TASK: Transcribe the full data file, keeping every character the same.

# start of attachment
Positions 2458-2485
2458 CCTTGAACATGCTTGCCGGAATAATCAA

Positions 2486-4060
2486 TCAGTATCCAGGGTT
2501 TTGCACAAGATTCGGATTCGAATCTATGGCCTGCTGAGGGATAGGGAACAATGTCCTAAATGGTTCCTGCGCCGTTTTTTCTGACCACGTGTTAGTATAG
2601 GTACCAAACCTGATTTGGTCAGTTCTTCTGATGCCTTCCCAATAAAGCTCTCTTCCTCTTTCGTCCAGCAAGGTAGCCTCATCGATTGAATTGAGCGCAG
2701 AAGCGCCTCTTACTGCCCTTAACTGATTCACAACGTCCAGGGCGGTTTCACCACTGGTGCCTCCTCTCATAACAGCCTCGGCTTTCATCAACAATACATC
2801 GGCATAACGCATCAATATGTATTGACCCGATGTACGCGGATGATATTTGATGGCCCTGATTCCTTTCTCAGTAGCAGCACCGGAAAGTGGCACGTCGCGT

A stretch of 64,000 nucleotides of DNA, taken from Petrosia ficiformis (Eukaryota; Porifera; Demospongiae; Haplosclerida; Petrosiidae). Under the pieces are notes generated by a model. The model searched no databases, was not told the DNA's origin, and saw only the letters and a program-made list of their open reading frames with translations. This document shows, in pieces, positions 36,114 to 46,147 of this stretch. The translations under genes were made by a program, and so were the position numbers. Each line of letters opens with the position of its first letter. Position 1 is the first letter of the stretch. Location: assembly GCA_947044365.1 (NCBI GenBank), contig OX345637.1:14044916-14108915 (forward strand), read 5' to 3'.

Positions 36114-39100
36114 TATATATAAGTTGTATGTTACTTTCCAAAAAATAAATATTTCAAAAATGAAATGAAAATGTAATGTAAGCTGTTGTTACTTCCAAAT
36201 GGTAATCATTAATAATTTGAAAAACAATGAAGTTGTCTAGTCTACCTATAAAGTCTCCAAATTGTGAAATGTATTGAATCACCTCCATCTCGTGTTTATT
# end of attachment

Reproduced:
Positions 2458-2485
2458 CCTTGAACATGCTTGCCGGAATAATCAA

Positions 2486-4060
2486 TCAGTATCCAGGGTT
2501 TTGCACAAGATTCGGATTCGAATCTATGGCCTGCTGAGGGATAGGGAACAATGTCCTAAATGGTTCCTGCGCCGTTTTTTCTGACCACGTGTTAGTATAG
2601 GTACCAAACCTGATTTGGTCAGTTCTTCTGATGCCTTCCCAATAAAGCTCTCTTCCTCTTTCGTCCAGCAAGGTAGCCTCATCGATTGAATTGAGCGCAG
2701 AAGCGCCTCTTACTGCCCTTAACTGATTCACAACGTCCAGGGCGGTTTCACCACTGGTGCCTCCTCTCATAACAGCCTCGGCTTTCATCAACAATACATC
2801 GGCATAACGCATCAATATGTATTGACCCGATGTACGCGGATGATATTTGATGGCCCTGATTCCTTTCTCAGTAGCAGCACCGGAAAGTGGCACGTCGCGT

A stretch of 64,000 nucleotides of DNA, taken from Petrosia ficiformis (Eukaryota; Porifera; Demospongiae; Haplosclerida; Petrosiidae). Under the pieces are notes generated by a model. The model searched no databases, was not told the DNA's origin, and saw only the letters and a program-made list of their open reading frames with translations. This document shows, in pieces, positions 36,114 to 46,147 of this stretch. The translations under genes were made by a program, and so were the position numbers. Each line of letters opens with the position of its first letter. Position 1 is the first letter of the stretch. Location: assembly GCA_947044365.1 (NCBI GenBank), contig OX345637.1:14044916-14108915 (forward strand), read 5' to 3'.

Positions 36114-39100
36114 TATATATAAGTTGTATGTTACTTTCCAAAAAATAAATATTTCAAAAATGAAATGAAAATGTAATGTAAGCTGTTGTTACTTCCAAAT
36201 GGTAATCATTAATAATTTGAAAAACAATGAAGTTGTCTAGTCTACCTATAAAGTCTCCAAATTGTGAAATGTATTGAATCACCTCCATCTCGTGTTTATT